Veins - Circulation
The veins bring back the blood from the capillaries to the heart. They form a large volume low pressure system. The vessels have a larger internal diameter. In mammals 50% of the total blood volume is present in the veins and pressure is approximately 10-5 mm Hg. If there is any blood loss, the venous volume is decreased and not the arterial volume. So that arterial blood pressure and capillary blood flow is maintained. Flow of blood in veins is affected by several factors. Pressure exerted by the diaphragm on the gut and activity of the limbs both help to squeeze the veins of those regions.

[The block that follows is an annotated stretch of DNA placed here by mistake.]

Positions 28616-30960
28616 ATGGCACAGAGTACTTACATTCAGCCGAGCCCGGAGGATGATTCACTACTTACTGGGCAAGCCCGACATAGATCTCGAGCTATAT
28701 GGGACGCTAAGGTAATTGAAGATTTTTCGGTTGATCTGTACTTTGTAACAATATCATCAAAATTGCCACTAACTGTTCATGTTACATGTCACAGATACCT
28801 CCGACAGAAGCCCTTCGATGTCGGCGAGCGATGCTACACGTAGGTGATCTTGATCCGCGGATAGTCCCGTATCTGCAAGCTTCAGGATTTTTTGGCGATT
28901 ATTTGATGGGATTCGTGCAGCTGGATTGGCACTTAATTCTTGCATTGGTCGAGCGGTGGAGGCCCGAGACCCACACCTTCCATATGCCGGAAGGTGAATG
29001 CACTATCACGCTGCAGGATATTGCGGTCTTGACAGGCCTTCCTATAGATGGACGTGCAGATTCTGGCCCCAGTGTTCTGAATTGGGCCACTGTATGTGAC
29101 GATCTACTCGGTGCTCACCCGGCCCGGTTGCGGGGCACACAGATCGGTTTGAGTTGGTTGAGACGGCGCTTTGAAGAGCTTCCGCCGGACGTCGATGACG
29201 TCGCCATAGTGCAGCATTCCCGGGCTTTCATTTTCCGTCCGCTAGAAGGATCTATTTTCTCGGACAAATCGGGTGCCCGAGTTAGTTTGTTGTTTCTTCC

This squeezing and action of pocket valves (that prevent back flow) help the flow of blood towards the heart. Breathing in mammals also helps in drawing the blood from the veins in the head and abdominal cavity. Smooth muscles in veins also help in regulating blood supply in the venous system. When a person changes his position from sitting to standing the change in the relative position of heart and brain with respect to gravity activates the nerve fibres that are present in the veins of the limb. This causes a contraction of the smooth muscles. The pooled blood is thus, redistributed.